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Allied Health Professions listen: Inclusion and collaboration

In 2017 NHS England published our first strategy “Allied Health Professions (AHPs) Into Action”, which identified the transformative potential of Allied Health Professions (AHPs) and provided a framework demonstrating how our workforce could support the NHS. As AHPs it set out our collective commitments and priorities to deliver significant impacts for patients, their carers, and communities. Two years later, the NHS Long Term Plan committed to “further develop the national AHP strategy, AHPs into Action, to focus on the delivery of the Long-Term Plan”.

In January 2020 we began work on the successor to “AHPs into Action”. We planned to consult with citizens across England first and then ask Allied Health Professions to work collectively to suggest how the views given by citizens could be addressed. Finally, we would sense check the findings with both citizens and AHPs together. These three steps would enable us to co-develop a single vision for our next strategy. By so doing we are undertaking a generational first in healthcare strategy co-design with citizens. However, by March 2020, the NHS focus across England shifted to the COVID-19 pandemic response and the project was paused.

Fast forward a year and we have restarted this project. Like many services provided by AHPs across the country, the project has had to adapt and flex with the pandemic. While the project approach remains the same, the move to a majority digital space to develop the next strategy has required more consideration and extensive collaborative working. This was to ensure all voices are captured, especially given the pandemic has shone a further light on health inequalities and digital divides.

Our first action was to recruit an expert with lived experience to join our project team and to be our critical friend. We were delighted to welcome peer leader Rob Moriarty. Rob is a graduate of the Peer Leadership Development programme and an expert with lived experiences. Our next action was to forge links with NHS England and NHS Improvement teams including the Patient and Public Involvement; Personalised Care; Voluntary Charity and Community Sector teams. Alongside these groups the project team continue to work with both the Equality and Health Inequalities, and Equality, Diversity and Inclusivity teams.

Specific work had already been carried out before the pandemic with the NHS England and NHS Improvement (NHSE/I) learning disability and autism advisory group, the older people’s sounding board, and the children and young people’s group. This focused work continues and has expanded to include marginalised communities including: those who are homeless; gypsy roma, traveller communities; migrants, refugees; sex workers; people who use drugs (current or former) and those who have experienced the criminal justice system.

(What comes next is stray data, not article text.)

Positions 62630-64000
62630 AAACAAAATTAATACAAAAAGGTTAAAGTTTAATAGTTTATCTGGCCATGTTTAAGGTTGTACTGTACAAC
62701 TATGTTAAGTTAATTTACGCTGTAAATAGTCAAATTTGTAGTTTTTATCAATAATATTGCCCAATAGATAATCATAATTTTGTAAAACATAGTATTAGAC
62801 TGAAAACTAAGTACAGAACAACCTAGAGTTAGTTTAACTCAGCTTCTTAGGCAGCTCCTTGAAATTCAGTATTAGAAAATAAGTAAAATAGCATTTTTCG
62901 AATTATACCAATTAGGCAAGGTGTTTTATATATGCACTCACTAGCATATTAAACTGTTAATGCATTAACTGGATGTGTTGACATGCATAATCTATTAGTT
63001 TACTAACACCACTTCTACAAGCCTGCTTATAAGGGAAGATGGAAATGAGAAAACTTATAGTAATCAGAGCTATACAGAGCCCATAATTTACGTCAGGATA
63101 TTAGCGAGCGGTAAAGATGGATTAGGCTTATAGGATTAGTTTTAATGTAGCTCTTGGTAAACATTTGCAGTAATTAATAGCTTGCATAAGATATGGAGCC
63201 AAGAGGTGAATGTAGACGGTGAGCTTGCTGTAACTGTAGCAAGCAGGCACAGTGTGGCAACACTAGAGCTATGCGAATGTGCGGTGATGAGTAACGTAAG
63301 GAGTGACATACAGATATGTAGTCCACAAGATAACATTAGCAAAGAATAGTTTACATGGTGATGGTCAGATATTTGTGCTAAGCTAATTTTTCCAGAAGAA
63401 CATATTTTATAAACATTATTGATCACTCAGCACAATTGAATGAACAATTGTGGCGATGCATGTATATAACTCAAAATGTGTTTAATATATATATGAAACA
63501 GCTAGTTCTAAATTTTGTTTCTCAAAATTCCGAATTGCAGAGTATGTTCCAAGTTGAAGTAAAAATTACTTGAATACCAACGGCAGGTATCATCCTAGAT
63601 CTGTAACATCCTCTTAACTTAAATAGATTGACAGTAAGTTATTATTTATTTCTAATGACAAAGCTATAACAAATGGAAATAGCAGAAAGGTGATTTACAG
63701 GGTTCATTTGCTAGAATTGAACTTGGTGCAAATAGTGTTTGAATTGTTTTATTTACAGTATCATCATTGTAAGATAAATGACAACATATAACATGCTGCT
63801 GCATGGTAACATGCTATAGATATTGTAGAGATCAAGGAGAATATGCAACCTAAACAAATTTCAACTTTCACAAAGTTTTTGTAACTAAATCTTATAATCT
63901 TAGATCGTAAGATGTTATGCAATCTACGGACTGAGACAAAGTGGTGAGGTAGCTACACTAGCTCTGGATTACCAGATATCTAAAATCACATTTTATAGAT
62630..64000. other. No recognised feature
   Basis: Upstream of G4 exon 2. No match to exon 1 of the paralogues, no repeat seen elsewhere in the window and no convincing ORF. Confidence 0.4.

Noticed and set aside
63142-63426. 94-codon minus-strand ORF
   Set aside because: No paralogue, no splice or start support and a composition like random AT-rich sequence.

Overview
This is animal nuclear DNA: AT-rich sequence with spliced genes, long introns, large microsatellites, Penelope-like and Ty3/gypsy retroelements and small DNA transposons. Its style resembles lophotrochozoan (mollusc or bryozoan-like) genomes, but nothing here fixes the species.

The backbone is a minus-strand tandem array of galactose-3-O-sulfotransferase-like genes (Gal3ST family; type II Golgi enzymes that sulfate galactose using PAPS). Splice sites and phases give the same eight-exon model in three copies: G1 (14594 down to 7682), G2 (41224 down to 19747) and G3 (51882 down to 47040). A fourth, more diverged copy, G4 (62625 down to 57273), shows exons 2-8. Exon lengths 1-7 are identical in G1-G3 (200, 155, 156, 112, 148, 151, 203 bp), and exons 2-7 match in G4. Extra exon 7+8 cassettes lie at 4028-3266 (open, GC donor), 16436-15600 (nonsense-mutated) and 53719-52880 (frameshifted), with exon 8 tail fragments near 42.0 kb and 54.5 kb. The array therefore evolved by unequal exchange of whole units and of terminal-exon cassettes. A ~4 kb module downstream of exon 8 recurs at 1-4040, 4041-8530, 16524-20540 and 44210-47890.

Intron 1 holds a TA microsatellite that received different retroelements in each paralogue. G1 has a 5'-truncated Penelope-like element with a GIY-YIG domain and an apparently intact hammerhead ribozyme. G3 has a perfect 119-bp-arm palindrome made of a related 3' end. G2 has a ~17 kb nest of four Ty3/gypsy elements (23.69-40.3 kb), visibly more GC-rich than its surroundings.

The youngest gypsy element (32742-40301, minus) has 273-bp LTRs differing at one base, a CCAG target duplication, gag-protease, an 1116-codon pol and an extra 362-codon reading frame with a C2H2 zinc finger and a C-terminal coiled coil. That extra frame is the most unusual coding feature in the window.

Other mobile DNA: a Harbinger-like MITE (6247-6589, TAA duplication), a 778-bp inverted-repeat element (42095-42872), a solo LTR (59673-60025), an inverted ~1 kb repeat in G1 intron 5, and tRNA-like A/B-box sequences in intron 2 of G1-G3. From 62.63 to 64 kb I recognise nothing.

We acknowledge co-design is not a static process and we are continuously considering the inclusivity of this work. The NHSE/I Personalised Care strategic co-production group reviewed the wording and design of the first citizen conversation platform and co-created this with us. This meant citizens with a range of cultural and social backgrounds considered what the text and images applied within the first on-line conversation meant to them and how we could then pitch our digital platform to meet the needs of multiple audiences.

Our work with the learning disability and autism advisory group has helped shape accessibility for all. The NHS Public and Patient Involvement team have supported the creation of the on-line conversation demographic questionnaire. This piece of the jigsaw is important as the platform affords us the ability to monitor which parts of the community are responding and where there are gaps. We can then proactively carry out focused interventions to support the voices of all groups.

Although our approaches have changed, the essence of the project we are delivering now is the same as before the pandemic. That is, the vision of citizens being central to the co-design process and our commitment to hear voices from all communities. Our first on-line conversation for citizens closed on the 31 March 2021 and we were delighted that over 1,200 people joined the conversation and 4,300 contributions were made. On the 10 of May 2021 we launched our second conversation for the Allied Health Professions community. This remains open until 6:00pm on Tuesday the 1 of June 2021 and we are encouraging AHP students, the AHP support workforce and registered AHPs to sign-up and add their thoughts on what citizens have told us.

Suzanne Rastrick

Suzanne qualified as an Occupational Therapist from Oxford. She began her career in the acute hospital sector, specialising in orthotics, moving to practice in community services where she gained her first general management role.

Suzanne was the first Allied Health Professional (AHP) to hold a substantive Director of Nursing post in both providing and commissioning organisations. She became the Chief Executive of a Primary Care Trust, where a particular highlight was having leadership responsibility for delivering health resilience and health ‘blue light’ services during the Olympic sailing events held in Dorset in 2012. She subsequently gained authorisation for a large Clinical Commissioning Group, before moving to her current post with NHS England and NHS Improvement.

She was appointed as Chief Allied Health Professions Officer for England in September 2014.

Her vision to utilise crowdsourcing in the development of the strategy AHPs into Action (NHS England, 2017) has been recognised as ground breaking in policy development.

Since her mid-twenties Suzanne has held non-executive portfolios outside of the NHS, including audit committee chair roles, predominantly in the housing and the charitable sector.

Follow Suzanne on Twitter: @SuzanneRastrick